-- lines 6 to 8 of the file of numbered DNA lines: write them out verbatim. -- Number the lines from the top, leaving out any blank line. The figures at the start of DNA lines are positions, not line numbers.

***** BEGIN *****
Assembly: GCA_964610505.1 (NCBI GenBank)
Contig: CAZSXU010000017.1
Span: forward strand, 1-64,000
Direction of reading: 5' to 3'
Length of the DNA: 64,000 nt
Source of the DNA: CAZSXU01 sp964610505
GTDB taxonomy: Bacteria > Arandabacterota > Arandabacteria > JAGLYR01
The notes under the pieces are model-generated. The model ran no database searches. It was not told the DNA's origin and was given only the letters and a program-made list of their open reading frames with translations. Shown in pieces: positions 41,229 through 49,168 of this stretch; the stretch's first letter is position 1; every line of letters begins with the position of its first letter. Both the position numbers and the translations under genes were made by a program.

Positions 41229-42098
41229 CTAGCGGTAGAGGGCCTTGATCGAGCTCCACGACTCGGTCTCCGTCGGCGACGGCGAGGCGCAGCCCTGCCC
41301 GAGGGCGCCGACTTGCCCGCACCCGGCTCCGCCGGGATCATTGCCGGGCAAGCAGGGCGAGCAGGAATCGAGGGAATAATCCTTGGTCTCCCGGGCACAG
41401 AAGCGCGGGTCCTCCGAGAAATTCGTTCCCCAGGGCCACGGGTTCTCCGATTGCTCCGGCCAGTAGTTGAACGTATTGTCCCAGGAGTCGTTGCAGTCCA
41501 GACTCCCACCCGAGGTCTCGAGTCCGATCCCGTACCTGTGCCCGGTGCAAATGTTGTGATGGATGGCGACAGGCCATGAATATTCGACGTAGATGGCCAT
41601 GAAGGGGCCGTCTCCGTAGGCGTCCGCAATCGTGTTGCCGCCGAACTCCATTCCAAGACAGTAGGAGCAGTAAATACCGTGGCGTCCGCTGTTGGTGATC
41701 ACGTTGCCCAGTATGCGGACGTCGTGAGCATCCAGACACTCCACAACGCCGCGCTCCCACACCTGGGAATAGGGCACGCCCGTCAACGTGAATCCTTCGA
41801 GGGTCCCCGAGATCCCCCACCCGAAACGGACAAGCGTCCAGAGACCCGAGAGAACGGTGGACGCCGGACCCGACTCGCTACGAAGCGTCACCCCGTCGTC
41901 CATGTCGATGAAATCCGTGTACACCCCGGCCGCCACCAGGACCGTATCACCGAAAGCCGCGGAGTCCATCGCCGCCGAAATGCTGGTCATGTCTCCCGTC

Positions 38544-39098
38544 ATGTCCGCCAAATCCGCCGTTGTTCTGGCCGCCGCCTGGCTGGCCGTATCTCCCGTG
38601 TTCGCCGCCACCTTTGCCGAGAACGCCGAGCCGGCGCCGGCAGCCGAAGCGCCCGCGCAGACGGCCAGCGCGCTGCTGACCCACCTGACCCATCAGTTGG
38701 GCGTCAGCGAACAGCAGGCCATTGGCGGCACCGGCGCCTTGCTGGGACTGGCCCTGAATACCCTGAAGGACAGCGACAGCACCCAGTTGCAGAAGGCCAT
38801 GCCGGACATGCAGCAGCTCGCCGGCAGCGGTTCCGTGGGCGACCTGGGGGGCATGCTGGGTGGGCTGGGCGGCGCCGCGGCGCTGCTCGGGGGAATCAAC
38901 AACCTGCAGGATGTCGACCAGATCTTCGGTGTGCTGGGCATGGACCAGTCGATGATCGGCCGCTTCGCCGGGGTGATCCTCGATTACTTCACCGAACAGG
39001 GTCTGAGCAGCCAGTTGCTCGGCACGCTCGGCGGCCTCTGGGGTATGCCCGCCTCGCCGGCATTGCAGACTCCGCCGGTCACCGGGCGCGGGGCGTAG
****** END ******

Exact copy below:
Source of the DNA: CAZSXU01 sp964610505
GTDB taxonomy: Bacteria > Arandabacterota > Arandabacteria > JAGLYR01
The notes under the pieces are model-generated. The model ran no database searches. It was not told the DNA's origin and was given only the letters and a program-made list of their open reading frames with translations. Shown in pieces: positions 41,229 through 49,168 of this stretch; the stretch's first letter is position 1; every line of letters begins with the position of its first letter. Both the position numbers and the translations under genes were made by a program.